By Daniel Hunter
With an ever-increasing number of people going self-employed, from freelancing to starting their own small businesses, the self-employed workforce is now a vital contributor to the UK economy. But where are UK’s self-employed based? And what does Self-employed Britain look like today?
Online freelancer marketplace PeoplePerHour, has created a ‘Freelance Map of Britain’ showing how the freelance workforce is spread across the UK and revealing hotspots, where the number of people joining the freelance ranks over the past 12 months has grown at the fastest rate.
PeoplePerHour looked at the locations of almost 400,000 freelancers registered on the website, and the results of their research revealed a clear north-south divide — with a booming freelance marketplace in the North, and nine out of the top 10 freelancer hot spots situated in the North of England and Scotland.
The figures revealed that the Yorkshire region is a hive of freelancer activity, with four Yorkshire towns and cities, Bradford, Sheffield, Halifax and Huddersfield, appearing in the list of top UK freelancer hot spots.
Head of the top 10 table is the west Yorkshire city of Bradford, which has a population of almost 300,000, and used to have a thriving textile industry. Over the past 12 months, Bradford has seen its freelancer population more than double, with the number of people registering on PeoplePerHour, and selling their skills and services through the website, rising by 165% in the past 12 months.
Similarly, Sheffield (139%), Halifax (123%) and Huddersfield (115%), have seen their freelancer population swell in the past year. And the north west of England and Scotland also feature prominently in the top 10 list, with Liverpool (135%), Manchester (130%), Dundee (132%) and Aberdeen (111%) all experiencing a boom in people working for themselves, and selling their specialist skills and services online.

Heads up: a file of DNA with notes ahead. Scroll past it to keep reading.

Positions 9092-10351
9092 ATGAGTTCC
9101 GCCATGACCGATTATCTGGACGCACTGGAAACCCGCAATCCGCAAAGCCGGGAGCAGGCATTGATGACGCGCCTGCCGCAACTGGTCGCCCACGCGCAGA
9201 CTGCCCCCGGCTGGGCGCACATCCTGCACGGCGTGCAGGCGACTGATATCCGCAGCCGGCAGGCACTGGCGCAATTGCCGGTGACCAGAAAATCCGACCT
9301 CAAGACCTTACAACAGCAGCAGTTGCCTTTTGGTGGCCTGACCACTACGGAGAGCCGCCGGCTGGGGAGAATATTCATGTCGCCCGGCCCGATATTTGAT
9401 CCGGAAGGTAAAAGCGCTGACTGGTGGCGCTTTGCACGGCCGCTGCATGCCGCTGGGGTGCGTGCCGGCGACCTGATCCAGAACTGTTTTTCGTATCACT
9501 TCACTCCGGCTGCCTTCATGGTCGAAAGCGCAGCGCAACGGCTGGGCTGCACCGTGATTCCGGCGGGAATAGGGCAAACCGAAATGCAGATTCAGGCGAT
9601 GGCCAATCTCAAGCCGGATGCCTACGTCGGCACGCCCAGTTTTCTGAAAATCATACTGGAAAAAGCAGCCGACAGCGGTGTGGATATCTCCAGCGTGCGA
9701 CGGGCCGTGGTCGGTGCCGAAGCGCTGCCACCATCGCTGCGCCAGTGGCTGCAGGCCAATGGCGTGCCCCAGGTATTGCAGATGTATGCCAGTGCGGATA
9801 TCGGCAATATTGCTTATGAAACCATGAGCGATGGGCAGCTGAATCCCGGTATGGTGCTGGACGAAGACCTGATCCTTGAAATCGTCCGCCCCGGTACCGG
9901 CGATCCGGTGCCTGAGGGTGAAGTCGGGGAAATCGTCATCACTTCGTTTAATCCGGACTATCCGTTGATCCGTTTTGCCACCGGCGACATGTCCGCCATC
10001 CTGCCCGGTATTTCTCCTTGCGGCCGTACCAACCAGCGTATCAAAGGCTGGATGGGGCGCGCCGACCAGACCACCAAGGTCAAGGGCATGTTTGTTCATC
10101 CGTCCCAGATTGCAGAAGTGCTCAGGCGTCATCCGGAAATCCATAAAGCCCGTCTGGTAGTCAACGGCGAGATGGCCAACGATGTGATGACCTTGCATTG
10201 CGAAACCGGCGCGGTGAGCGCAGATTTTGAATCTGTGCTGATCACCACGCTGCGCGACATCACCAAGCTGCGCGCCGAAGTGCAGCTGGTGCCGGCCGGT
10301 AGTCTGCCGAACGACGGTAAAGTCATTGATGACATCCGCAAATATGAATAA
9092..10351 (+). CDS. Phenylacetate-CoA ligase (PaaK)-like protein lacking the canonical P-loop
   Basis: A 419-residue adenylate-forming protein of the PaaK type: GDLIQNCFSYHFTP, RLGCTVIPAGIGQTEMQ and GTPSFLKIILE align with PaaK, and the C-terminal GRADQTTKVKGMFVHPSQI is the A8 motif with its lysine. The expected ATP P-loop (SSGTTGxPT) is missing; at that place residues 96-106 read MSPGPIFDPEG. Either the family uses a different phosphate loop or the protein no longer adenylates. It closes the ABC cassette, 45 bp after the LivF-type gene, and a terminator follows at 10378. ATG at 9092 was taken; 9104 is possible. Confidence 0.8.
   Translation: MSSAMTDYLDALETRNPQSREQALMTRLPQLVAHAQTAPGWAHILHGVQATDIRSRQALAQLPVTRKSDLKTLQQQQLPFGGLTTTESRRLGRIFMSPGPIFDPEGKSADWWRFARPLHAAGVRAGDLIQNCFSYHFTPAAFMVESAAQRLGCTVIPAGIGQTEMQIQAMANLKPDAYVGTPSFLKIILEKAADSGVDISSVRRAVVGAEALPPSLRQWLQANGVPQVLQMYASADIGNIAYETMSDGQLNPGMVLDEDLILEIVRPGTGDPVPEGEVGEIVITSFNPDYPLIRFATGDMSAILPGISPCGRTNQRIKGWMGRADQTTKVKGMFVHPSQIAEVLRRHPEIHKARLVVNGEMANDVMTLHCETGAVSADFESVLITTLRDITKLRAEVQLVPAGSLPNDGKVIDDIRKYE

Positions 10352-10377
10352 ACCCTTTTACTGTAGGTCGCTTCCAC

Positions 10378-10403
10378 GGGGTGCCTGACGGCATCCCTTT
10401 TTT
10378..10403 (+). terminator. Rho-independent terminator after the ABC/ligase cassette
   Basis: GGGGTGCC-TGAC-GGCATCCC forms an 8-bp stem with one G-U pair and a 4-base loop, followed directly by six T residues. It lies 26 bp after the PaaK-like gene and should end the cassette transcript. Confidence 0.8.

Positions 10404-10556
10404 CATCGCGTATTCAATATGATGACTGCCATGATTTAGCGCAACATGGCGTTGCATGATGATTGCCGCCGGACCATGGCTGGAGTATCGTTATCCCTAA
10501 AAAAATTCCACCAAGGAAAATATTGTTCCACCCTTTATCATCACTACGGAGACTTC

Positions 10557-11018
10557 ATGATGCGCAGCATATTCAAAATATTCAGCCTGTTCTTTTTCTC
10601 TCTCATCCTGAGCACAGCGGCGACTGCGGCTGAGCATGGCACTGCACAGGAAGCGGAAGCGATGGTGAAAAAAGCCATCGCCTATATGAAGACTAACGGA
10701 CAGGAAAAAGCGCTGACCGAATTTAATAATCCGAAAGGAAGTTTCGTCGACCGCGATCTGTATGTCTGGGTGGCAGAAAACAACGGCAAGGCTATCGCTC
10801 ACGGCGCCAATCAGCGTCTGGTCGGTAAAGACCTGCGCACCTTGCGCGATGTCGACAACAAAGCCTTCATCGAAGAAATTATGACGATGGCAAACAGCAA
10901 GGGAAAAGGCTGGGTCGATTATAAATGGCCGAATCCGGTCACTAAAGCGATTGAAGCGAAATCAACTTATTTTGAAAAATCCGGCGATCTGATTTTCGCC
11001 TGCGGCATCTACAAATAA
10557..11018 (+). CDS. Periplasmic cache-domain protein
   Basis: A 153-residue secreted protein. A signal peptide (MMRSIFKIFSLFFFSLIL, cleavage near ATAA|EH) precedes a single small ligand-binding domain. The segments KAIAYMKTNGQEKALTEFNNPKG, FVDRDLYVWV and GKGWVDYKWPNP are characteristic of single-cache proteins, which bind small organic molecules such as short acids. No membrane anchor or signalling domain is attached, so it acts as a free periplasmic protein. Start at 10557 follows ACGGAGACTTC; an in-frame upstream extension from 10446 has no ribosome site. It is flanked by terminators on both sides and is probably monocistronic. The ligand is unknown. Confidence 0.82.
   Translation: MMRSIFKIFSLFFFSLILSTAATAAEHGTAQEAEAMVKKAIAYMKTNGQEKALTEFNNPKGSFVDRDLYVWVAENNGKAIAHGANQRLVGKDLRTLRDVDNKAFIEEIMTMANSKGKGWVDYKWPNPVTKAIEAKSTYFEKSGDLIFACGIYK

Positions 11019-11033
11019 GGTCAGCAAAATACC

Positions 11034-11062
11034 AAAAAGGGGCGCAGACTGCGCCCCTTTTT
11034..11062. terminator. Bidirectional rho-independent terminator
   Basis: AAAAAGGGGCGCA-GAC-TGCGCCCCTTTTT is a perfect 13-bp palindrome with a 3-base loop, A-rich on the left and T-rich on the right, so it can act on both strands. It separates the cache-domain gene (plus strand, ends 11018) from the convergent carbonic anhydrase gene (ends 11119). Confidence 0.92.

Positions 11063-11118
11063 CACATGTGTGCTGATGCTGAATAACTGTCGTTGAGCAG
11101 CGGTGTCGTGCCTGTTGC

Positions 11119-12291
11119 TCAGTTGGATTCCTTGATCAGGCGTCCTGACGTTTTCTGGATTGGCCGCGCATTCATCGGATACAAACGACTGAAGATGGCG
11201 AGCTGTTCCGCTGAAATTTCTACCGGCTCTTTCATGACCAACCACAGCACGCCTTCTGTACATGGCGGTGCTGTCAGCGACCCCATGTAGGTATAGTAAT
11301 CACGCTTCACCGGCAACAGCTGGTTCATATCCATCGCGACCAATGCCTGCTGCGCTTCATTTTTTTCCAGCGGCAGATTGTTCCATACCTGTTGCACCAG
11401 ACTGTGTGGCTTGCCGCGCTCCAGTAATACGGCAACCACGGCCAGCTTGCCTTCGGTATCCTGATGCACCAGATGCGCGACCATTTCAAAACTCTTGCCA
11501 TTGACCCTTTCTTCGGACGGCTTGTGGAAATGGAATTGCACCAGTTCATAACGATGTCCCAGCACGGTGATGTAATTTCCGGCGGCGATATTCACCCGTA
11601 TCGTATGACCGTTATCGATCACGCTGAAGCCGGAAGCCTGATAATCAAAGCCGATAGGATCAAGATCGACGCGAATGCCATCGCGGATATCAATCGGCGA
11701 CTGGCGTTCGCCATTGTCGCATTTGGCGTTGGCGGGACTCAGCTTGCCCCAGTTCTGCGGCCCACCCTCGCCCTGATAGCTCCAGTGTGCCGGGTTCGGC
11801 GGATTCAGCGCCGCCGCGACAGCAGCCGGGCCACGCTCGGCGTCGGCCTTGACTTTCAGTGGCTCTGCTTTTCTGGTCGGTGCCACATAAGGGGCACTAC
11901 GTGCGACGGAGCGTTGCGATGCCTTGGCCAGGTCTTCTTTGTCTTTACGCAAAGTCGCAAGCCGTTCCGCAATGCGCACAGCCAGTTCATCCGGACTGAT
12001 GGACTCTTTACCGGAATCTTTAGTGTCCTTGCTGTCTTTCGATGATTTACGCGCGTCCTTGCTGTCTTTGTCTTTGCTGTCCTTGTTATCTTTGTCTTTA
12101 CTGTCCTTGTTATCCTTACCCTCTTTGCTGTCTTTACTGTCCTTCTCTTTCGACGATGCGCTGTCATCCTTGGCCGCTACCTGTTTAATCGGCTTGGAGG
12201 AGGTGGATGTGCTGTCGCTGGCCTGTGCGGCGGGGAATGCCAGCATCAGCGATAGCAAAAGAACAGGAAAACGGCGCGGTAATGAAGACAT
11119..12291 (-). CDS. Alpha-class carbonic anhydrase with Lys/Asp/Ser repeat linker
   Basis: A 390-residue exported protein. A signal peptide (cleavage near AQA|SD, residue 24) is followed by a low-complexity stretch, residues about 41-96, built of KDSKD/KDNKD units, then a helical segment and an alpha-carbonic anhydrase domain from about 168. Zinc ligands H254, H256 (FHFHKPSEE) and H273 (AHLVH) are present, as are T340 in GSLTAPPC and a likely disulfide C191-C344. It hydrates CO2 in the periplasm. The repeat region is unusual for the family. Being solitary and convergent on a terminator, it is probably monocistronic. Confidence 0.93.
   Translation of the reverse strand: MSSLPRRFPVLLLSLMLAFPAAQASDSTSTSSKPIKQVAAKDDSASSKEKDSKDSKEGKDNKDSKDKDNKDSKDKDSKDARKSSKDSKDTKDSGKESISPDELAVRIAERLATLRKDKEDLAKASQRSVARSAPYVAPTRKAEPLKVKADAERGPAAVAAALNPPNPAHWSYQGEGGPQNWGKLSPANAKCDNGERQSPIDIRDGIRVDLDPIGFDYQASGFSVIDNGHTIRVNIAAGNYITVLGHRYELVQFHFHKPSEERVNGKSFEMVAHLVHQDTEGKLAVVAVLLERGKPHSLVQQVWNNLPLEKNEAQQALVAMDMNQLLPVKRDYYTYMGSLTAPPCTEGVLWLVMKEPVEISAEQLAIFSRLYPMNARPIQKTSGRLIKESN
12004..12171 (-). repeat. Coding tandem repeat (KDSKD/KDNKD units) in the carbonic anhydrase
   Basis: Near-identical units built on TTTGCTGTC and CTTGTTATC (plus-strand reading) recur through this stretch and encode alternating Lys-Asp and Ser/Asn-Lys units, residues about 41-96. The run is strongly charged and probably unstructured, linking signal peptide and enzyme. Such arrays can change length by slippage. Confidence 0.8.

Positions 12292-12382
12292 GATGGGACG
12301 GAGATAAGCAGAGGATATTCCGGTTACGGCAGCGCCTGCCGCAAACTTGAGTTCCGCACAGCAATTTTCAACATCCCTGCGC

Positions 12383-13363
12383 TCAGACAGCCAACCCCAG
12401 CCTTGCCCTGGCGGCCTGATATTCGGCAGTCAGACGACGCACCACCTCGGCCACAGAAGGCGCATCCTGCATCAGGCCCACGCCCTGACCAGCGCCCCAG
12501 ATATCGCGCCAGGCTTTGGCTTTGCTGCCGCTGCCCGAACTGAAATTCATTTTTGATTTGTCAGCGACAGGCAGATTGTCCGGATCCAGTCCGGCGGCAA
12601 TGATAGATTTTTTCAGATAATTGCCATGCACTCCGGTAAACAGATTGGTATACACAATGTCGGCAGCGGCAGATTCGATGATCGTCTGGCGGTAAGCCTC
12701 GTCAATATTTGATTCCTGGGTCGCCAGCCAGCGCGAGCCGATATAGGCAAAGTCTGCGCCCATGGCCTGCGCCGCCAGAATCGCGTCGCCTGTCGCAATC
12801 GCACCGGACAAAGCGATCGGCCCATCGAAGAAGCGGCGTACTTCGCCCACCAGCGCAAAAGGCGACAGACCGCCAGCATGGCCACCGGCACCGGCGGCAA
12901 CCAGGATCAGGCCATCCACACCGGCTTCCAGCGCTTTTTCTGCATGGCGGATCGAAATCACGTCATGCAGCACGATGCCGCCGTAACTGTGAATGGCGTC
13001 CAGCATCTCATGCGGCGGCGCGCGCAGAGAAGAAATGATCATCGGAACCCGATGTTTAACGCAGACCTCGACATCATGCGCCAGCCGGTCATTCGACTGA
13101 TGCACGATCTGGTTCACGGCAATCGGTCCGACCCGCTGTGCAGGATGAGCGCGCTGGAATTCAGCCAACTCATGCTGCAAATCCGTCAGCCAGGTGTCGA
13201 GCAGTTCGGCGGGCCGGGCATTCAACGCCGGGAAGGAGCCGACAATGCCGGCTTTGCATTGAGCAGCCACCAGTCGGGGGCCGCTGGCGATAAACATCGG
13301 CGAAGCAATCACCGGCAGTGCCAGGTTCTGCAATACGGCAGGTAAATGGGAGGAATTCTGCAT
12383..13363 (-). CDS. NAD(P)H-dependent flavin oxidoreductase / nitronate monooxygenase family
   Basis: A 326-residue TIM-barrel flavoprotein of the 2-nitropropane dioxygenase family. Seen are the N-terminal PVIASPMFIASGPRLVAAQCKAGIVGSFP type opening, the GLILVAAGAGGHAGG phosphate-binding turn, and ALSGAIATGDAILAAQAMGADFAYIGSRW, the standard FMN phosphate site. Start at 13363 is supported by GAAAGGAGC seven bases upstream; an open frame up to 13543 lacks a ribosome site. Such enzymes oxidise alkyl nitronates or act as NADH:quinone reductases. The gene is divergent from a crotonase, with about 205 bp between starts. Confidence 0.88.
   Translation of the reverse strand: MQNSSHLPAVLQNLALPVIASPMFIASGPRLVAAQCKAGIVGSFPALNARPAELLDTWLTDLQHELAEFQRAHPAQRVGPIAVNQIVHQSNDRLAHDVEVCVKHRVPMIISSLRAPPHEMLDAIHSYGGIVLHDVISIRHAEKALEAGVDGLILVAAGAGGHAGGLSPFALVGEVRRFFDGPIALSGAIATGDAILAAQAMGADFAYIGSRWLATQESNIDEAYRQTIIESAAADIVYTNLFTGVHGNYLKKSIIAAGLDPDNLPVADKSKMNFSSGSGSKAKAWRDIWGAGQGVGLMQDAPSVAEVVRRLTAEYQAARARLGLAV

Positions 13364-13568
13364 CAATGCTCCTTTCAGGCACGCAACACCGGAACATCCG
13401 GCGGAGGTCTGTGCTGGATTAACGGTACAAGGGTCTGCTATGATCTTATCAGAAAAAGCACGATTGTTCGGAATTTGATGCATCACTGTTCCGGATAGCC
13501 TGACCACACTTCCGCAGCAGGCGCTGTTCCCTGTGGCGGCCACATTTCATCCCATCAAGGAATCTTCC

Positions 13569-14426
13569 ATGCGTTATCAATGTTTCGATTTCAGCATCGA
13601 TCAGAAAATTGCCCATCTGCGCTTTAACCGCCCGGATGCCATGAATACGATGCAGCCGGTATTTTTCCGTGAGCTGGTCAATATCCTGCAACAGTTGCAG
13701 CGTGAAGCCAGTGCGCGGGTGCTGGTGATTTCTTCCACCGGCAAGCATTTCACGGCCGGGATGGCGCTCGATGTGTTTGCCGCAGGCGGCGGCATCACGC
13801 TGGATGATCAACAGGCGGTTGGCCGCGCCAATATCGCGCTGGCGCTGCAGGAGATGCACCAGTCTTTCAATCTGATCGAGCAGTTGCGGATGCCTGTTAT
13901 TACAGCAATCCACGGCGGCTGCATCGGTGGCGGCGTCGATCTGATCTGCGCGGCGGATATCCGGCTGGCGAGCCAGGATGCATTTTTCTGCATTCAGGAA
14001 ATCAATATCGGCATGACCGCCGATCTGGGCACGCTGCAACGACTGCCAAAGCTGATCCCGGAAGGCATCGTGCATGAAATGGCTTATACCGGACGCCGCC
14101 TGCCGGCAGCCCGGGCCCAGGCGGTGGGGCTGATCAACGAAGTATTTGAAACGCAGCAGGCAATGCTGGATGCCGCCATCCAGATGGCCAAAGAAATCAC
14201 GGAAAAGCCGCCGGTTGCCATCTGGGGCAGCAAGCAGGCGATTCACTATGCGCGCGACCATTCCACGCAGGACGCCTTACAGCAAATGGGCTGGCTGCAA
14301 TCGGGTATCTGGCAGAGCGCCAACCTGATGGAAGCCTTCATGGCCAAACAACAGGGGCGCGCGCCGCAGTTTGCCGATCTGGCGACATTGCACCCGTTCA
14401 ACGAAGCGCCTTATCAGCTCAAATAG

Surprisingly, there are no cities in the south or East of England that feature in the list of top 10 freelancer hot spots, and only one city in the Midlands, Leicester (146%), which has seen the second biggest rise in freelancer numbers in the past 12 months.
Although freelancers are selling a range of skills and services online, from design to book-keeping, it is the creative economy that is growing faster than any other sector. In the list of most popular services offered by PeoplePerHour freelancers, web development and design, copy editing and writing, graphic design, and SEO fill four of the five top spots.
Interestingly, when you look at the skills and services being offered by location, freelancers based in the north are generally offering more creative services, such as writing, design and illustration. While in the south, the most common services include legal support, accounts and book-keeping and general administration.
“The surge in people selling and buying freelance services is not a coincidence — Britain’s labour market is going through a fundamental change. Traditional employment is unlikely to return to pre-recession levels, as increasingly businesses want a more flexible workforce," Xenios Thrasyvoulou, founder and CEO of PeoplePerHour, said.
"They prefer to be able to hire on an as-needed basis, rather than having the cost not just of employing full-time staff but also the additional cost of having employees on-site.
“A growing freelance marketplace is the best hope of creating a more flexible workforce, tapping into the wasted resource of tens of thousands of skilled people whose potential is not being realized. The north of England has been particularly badly hit during the recession, but these figures suggest that the north has a pool of highly skilled workers who are not realizing their potential, and have decided that the flexibility of working as a freelancer will provide them with more opportunities. Certainly with the internet allowing freelancers access to a global marketplace, the opportunities are limitless.
“For those people who make the decision to freelance, it may simply be to make some extra money to top up their main salary. For others though, what starts out as a few hours of extra work here and there, can quickly turn into a fully-fledged business. With the right platform, the freelancer of today, is the budding entrepreneur of the future; and making it easier for people to start a business, can only be good news for the UK economy.”
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